As a mother of four, with a background in finance, I am profoundly grateful for the Kids Safe Chemical Act and invite you to learn more about this important legislation and to participate in affecting this extraordinary change for our children.

The opportunity is tremendous. The adventure is ours for the taking.

If we each take action, together we can begin to restore the integrity that is now lacking in our system. We can create a ripple of hope whose force is more powerful than any one of us could achieve individually, and Dr. Evil and his gang of lobbyists won’t stand a chance!

To learn more, I invite you to visit www.ewg.org and www.robynobrien.com.

The Burden of Health Care Costs and What We Can Do About It

June 22, 2009 •  no comments.

 •  Blog, Uncategorized

Maggie Fox’s poignant Reuters’ article today, Americans Struggle to Pay HealthCare Costs, is compelling and speaks to the urgent need to help Americans care for their health (true “health care”) with higher standards and increased funding at the FDA and personal measures like diet and nutrition.

The article is especially powerful in that it comes on the heels of the studies out of Harvard showing a 55% increase in medical related bankruptcies since 2001 (to be published in the August issue of the American Journal of Medicine) and studies showing that almost half of Americans now suffer from at least one chronic disease (RAND Corporation).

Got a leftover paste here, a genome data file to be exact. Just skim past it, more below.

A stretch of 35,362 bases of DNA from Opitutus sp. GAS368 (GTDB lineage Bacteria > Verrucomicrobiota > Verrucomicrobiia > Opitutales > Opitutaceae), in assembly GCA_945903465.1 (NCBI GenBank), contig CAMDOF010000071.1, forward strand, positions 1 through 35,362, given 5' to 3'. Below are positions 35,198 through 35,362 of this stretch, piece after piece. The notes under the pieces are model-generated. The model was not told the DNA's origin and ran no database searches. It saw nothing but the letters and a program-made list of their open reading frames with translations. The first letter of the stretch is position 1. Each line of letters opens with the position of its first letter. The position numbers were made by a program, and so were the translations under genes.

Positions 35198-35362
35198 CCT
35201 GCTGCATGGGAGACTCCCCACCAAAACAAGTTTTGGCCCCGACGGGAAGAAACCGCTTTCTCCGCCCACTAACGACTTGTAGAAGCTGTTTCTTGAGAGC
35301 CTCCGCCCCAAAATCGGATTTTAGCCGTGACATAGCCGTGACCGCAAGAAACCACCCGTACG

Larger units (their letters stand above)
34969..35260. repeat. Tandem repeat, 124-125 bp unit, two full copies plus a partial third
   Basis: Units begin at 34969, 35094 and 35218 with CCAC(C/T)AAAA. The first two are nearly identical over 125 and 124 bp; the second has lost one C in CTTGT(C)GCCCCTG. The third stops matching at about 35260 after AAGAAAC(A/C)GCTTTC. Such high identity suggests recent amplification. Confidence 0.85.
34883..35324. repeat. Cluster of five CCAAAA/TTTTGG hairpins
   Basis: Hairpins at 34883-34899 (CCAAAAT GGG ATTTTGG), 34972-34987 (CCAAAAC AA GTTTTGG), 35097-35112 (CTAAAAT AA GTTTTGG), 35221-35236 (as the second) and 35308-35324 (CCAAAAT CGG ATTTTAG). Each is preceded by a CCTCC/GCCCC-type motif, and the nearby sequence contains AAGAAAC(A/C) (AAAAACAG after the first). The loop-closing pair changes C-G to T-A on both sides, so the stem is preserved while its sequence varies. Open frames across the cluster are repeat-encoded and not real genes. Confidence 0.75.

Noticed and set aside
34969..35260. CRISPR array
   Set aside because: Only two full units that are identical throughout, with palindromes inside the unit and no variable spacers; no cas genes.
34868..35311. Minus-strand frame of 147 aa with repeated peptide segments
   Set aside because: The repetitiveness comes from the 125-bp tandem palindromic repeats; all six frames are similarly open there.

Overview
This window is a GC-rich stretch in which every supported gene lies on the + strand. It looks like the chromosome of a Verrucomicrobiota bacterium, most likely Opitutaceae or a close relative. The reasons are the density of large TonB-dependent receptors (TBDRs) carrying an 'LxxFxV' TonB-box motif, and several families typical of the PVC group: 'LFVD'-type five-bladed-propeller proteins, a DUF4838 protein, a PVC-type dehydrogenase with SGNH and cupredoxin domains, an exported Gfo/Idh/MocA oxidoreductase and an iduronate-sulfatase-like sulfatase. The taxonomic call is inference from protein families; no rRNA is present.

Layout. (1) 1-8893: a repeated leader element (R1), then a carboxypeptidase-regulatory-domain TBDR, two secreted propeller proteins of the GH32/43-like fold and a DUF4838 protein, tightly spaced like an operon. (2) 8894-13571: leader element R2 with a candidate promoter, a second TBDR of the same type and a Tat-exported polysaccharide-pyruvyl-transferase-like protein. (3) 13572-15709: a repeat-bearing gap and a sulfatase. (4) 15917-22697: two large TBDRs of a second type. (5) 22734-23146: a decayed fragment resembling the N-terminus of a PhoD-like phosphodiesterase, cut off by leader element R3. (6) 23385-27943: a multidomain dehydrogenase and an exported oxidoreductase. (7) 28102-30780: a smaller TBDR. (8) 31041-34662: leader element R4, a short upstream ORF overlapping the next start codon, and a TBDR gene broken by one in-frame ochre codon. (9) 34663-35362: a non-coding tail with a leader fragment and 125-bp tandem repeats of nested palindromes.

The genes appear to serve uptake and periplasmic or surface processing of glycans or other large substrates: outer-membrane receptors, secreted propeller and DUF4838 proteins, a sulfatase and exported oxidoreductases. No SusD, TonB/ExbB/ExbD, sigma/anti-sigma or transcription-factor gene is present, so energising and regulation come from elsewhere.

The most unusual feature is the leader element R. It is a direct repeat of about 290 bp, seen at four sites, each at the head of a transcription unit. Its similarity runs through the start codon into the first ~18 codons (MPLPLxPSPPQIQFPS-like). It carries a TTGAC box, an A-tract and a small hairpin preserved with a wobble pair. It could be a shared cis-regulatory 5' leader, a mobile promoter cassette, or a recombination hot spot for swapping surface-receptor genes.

In subsequent studies, it would be interesting to include questions that speak directly to the healthcare costs associated with children under the age of ten (who are quickly earning the title “Generation Rx” as I highlight in my book on page 186).
• What percent of health care spending do these children represent in the family’s budget?
• What percent is visits to specialists?
• What percent is on prescriptive drugs?

And to follow asking about willingness to implement slight diet modifications in an effort to reduce these expenditures.

Unfortunately, in our commercialized health care system, there is little incentive to implement preventative measures at the precautionary level at the FDA, given the profitability to be found in illness and the prescriptions that surround it.

However, there is a lot that can be done on the personal level, given this failed federal policy and flawed incentive structure which favors prescription over prevention.

Is it worth implementing a few of these changes in your own home?